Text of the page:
Billions of ordinary things - including farm cows, factory gear, pollution monitors and prescription-drug bottles - are being outfitted with microchips and linked by online networks in a technological transformation that some experts predict will be as profound as the Industrial Revolution.
The payoff of this so-called "Internet of Things" could be staggering, especially for tech companies, which already are jockeying to cash in on the trend. Research firm IDC predicts this shift will generate nearly
"This will be potentially the biggest business opportunity in the history of people," said
Indeed, the implications could be extraordinary and wide- ranging, affecting almost everyone on the planet in ways both big and small.
By outfitting the globe with billions of connected gadgets, experts foresee a world in which:
* More elderly people survive once-life-threatening accidents, because doctors and emergency responders will be alerted the moment their patients fall;
* Fewer planes will crash, because every part on every aircraft will be electronically monitored so they can be quickly replaced at the slightest sign of failure;
* And wines will get better, as vineyard operators will know precisely when their grapes have the perfect sugar concentrations for picking.
All this promises a huge windfall for tech corporations, especially those in three key areas.
Because microchips are essential for smart gadgets, for example, a number of companies that make the circuits are expected to profit enormously.
Another key area is computer networking gear, such as the routers, switches and other equipment sold by giant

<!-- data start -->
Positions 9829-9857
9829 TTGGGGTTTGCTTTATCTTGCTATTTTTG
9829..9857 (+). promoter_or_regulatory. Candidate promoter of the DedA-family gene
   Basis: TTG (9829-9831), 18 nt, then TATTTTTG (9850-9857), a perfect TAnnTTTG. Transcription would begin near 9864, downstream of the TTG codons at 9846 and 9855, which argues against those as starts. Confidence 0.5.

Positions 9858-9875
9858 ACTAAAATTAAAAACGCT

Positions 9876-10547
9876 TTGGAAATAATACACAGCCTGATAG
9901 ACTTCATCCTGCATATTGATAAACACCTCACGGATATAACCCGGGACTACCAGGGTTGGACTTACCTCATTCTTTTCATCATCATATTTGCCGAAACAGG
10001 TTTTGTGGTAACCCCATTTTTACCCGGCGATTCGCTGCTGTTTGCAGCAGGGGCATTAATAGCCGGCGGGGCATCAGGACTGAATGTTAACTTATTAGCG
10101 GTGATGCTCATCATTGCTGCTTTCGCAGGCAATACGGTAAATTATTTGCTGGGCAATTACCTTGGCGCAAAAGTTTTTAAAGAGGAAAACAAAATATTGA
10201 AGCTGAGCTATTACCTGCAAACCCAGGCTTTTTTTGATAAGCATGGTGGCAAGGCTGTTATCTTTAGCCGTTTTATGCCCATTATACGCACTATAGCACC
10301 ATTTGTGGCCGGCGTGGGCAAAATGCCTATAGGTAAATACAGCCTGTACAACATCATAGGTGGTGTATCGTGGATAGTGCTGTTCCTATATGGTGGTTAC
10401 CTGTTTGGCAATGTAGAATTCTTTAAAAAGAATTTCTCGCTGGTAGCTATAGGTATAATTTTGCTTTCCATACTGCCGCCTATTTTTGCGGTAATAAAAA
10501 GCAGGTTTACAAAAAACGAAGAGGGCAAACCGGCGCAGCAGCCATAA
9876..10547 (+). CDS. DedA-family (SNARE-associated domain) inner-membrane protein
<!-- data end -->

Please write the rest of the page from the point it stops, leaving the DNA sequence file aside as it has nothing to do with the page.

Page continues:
Software companies also are expected to benefit, because their coded instructions are essential for telling computerized gadgets what to do and making sense of the vast trove of data they'll generate. Insurance companies, for instance, are using data gathered by automobile sensors to identify high-risk motorists and adjust their rates accordingly, "based on the amount of driving they do, their driving habits, and even where they drive and park," noted
Other companies angling for a share of this business are
At least 10 billion devices - many of them phones - already are tied to the Internet, up from 200 million in 2000, according to
In addition, cows in
Even our daily cup of coffee will be affected. In October,
But that's just the start. Driven by cheaper chips and smarter software to run the Internet, IDC estimates that the population of Web-connected things will grow to 212 billion by 2020, with about 30 billion devices smart enough to operate without human control.
Predictions about how much of an economic boost the Internet of Things will generate vary widely, too. Although
Another study by
Calling the trend "much like the industrial revolution" of the 18th and 19th centuries - when mechanized manufacturing made mass- produced goods possible and residents in rural areas flooded into cities - GE's study added, "We are at the cusp of another wave of innovation that promises to change the way we do business and interact with the world of industrial machines."
Every facet of society is expected to be transformed by the Internet of Things, from our ability to better protect the environment, boost farm production and get early warnings of structural weaknesses in bridges and dams to enabling people to remotely control their lights, sprinkler systems, washing machines and scores of other gadgets at home.
Noting that "the potential is huge" for businesses, Morgan Stanley analysts concluded in a recent report that consumers also will benefit from having billions of connected gadgets "making our lives easier."
But not everyone is so sanguine. Besides the potential privacy and security implications of all these devices shuttling information about people and businesses across the Internet, another concern is what might happen if the machines fail to function properly.
Warning of the potential for glitches, a study by the
eye on the sky
It only takes one faulty part to cause catastrophic malfunction on an airplane. If microchips are fitted to all those parts, the result could be fewer crashes.
the right brew for you
on the moooove
It's not all about keeping your ducks in a row. Ranchers in
ripe for the times
Expect wines to improve in the future, as new technology will alert vineyard operators as to when their grapes have the perfect sugar concentrations for picking.